Telegraph: "Sailors Given Freedom Of The City ... Then Refused A Drink"

#1
Sailors given freedom of the city...then refused a drink for being in uniform - Telegraph

This story seems to have begun in the Edinburgh Evening News, before being picked up by the Telegraph, Sun and Express.

HMS Edinburgh crew barred for uniform in pub - News - Scotsman.com

Royal Navy heroes are given pub ban after capital tribute | The Sun |Scottish News

Full steam ahead... unless you want a pint | UK | News | Daily Express

A Facebook group has been created, calling for a boycott:

https://www.facebook.com/#!/groups/168212610014809/?fref=ts

[The way in which press articles are collated and added to Rum Ration is being re-thought at the moment; in the interim, while things are being restructured, one-offs will be added every few days, either as new threads (very few though) or as an addition to an already existing one].
 
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Ninja_Stoker

War Hero
Moderator
#2
If the article is correct, the Ships Company were given express permission to go ashore on a "rig run".

To be honest it sounds to me like a misguided Facebook rant about how "Our brave boys and girls were refused a drink because they were in uniform".

From a public relations aspect it's a rather tedious and unnecessary article in the "news" which portrays the Navy once again in a poor light, such as moaning about losing iPods when taken hostage, etc.

The publican is within their rights to serve whoever they wish to serve or not serve. Bleating about it in the national press is rather distasteful and embarrassing. Granted it's not particularly nice to be snubbed, but one publicans loss of custom is another's gain and the disadvantage is decidedly trivial - it was quite possibly probably a crap pub anyway.
 

Blackrat

War Hero
Moderator
Book Reviewer
#4
I love the outrage when stories like this come out. The ranters really do come out of the woodwork. Brilliant reading.
 
#5
I occasionally work in my brother in law's pub, if I'm honest I'd also refuse to serve a massive crowd of lads in rig.

I was a matelot once, I know exactly how the ***** behave on the piss. I don't want gizzits robbed from the pub, I don't want other patrons being hassled or disturbed by loud behaviour and swearing, I don't want every woman in the place feeling intimidated, I don't want vomit in the bogs, I don't want glasses getting smashed etc. etc. etc.

There are a million reasons to refuse any massive crowd of lads on the piss, let alone lads who are high on the bravado of being in rig.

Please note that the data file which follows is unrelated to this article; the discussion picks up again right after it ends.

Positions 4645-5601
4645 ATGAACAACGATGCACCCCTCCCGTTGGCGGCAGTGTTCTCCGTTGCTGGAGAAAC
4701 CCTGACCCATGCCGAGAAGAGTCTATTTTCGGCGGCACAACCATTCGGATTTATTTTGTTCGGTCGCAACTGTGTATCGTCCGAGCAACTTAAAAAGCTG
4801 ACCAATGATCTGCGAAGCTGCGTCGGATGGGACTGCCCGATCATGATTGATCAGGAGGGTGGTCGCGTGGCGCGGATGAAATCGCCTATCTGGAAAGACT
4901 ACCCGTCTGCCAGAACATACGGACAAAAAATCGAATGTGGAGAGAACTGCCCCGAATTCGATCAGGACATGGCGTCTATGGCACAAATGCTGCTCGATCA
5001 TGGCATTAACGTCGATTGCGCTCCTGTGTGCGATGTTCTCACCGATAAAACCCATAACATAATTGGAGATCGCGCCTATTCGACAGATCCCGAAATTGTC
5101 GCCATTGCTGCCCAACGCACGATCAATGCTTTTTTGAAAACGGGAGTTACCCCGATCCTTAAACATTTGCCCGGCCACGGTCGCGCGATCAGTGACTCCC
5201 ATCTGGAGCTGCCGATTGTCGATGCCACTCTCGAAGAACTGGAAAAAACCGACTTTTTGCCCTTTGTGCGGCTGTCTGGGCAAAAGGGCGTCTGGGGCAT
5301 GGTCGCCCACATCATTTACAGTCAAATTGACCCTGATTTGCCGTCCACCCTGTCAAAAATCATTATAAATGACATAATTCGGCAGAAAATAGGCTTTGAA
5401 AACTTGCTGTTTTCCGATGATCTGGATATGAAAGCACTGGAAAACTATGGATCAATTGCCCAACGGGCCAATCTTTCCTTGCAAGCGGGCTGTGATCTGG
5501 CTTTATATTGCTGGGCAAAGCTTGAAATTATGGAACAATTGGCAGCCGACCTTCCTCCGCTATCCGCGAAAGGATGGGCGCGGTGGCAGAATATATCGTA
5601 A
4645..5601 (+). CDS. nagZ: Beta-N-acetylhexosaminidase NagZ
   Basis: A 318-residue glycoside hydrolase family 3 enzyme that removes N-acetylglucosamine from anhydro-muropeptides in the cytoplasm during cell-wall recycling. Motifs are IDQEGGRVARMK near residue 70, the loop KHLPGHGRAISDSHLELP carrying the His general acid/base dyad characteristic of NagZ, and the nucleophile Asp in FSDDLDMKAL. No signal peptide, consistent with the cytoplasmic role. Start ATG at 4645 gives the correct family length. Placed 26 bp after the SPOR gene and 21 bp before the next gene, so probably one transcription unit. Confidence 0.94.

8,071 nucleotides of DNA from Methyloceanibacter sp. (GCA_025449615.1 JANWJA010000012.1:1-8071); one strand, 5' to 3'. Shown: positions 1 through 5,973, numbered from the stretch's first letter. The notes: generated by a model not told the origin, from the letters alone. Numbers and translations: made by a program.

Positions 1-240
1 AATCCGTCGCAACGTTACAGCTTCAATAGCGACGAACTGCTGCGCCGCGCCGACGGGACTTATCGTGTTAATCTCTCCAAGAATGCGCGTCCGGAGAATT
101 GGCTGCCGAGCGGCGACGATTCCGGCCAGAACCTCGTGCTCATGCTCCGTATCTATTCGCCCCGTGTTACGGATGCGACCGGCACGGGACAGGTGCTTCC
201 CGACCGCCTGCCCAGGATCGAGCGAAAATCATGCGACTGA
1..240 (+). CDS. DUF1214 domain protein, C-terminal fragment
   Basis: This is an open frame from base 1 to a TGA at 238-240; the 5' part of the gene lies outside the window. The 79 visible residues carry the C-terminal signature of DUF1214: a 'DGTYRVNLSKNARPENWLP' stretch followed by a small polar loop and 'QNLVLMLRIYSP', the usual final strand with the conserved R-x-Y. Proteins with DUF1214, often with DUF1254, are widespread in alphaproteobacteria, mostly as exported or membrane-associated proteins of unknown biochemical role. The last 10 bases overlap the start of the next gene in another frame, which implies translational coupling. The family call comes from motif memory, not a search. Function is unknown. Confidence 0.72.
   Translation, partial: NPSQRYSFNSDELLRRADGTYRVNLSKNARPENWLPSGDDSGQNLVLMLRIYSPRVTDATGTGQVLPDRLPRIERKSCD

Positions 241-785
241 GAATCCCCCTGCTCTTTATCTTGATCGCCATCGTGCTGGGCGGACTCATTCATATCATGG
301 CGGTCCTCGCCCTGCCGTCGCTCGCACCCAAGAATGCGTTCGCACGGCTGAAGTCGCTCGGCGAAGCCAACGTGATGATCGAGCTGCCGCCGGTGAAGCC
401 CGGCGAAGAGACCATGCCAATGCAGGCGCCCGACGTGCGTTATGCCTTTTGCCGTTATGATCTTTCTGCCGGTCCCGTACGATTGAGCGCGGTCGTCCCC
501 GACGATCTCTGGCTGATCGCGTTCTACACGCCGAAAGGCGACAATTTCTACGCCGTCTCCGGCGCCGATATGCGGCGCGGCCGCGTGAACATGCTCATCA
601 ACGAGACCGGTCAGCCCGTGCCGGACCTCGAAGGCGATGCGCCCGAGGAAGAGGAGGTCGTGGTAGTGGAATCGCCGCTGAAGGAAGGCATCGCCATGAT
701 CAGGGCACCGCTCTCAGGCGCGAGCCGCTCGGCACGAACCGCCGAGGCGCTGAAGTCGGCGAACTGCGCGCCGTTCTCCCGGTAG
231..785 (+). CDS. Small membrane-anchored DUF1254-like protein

The last UK rig one I took part in, involved a window being broken, an entire table of drinks and glasses being knocked over, all the other punters leaving, a small child bursting into tears, five or six silver tankards and a champagne bucket being robbed and the bogs being transformed into the public toilets from Trainspotting.
 
#6
IMO here is the only thing of interest where this story is concerned:

It wasn't Sharp it was "The Most Illustrious Grey" Ensign Charles Ewart.

It was in the first charge I took the eagle from the enemy: he and I had a hard contest for it; he made a thrust at my groin, I parried it off and cut him down through the head. After this a lancer came at me; I threw the lance off by my right side, and cut him through the chin and upward through the teeth".

Full ripping yarn here.
 
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hackle

Lantern Swinger
Moderator
#7
Going by the Telegraph story, the matelots didnt jump on facebook to moan about it, but mentioned it in conversation with the Lord Provost on his visit to the ship the following day. One can imagine a conversation along the following lines:

Lord Provost: "Did you enjoy yesterday? Are we looking after you well in our fair city?"
Jack: "Well..."

True, public houses can in principle refuse to serve, but the story quotes an Ensign Ewart spokesperson as attributing the refusal to licensing regulations. That is quite a common misunderstanding and there is some purpose to be served in giving the true position some publicity. There is no escaping the fact that it is newsworthy. Generally the coverage of HMS Edinburgh's farewell visit has been extremely positive, and rightly so.
 
#8